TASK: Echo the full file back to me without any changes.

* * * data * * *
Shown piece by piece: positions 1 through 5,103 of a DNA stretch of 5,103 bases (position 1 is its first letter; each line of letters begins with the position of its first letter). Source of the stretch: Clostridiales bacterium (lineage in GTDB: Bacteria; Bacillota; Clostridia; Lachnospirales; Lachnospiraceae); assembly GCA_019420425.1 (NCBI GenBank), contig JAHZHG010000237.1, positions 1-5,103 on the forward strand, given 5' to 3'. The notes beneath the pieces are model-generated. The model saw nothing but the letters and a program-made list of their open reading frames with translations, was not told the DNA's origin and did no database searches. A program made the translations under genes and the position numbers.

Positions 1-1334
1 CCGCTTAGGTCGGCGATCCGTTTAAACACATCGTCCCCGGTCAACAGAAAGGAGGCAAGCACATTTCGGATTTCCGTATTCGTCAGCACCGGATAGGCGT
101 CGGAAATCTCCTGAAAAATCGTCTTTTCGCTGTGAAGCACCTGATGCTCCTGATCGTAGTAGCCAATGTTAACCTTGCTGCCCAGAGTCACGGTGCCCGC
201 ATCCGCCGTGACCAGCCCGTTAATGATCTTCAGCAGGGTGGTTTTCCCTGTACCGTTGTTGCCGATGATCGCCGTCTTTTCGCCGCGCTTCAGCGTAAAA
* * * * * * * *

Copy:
Shown piece by piece: positions 1 through 5,103 of a DNA stretch of 5,103 bases (position 1 is its first letter; each line of letters begins with the position of its first letter). Source of the stretch: Clostridiales bacterium (lineage in GTDB: Bacteria; Bacillota; Clostridia; Lachnospirales; Lachnospiraceae); assembly GCA_019420425.1 (NCBI GenBank), contig JAHZHG010000237.1, positions 1-5,103 on the forward strand, given 5' to 3'. The notes beneath the pieces are model-generated. The model saw nothing but the letters and a program-made list of their open reading frames with translations, was not told the DNA's origin and did no database searches. A program made the translations under genes and the position numbers.

Positions 1-1334
1 CCGCTTAGGTCGGCGATCCGTTTAAACACATCGTCCCCGGTCAACAGAAAGGAGGCAAGCACATTTCGGATTTCCGTATTCGTCAGCACCGGATAGGCGT
101 CGGAAATCTCCTGAAAAATCGTCTTTTCGCTGTGAAGCACCTGATGCTCCTGATCGTAGTAGCCAATGTTAACCTTGCTGCCCAGAGTCACGGTGCCCGC
201 ATCCGCCGTGACCAGCCCGTTAATGATCTTCAGCAGGGTGGTTTTCCCTGTACCGTTGTTGCCGATGATCGCCGTCTTTTCGCCGCGCTTCAGCGTAAAA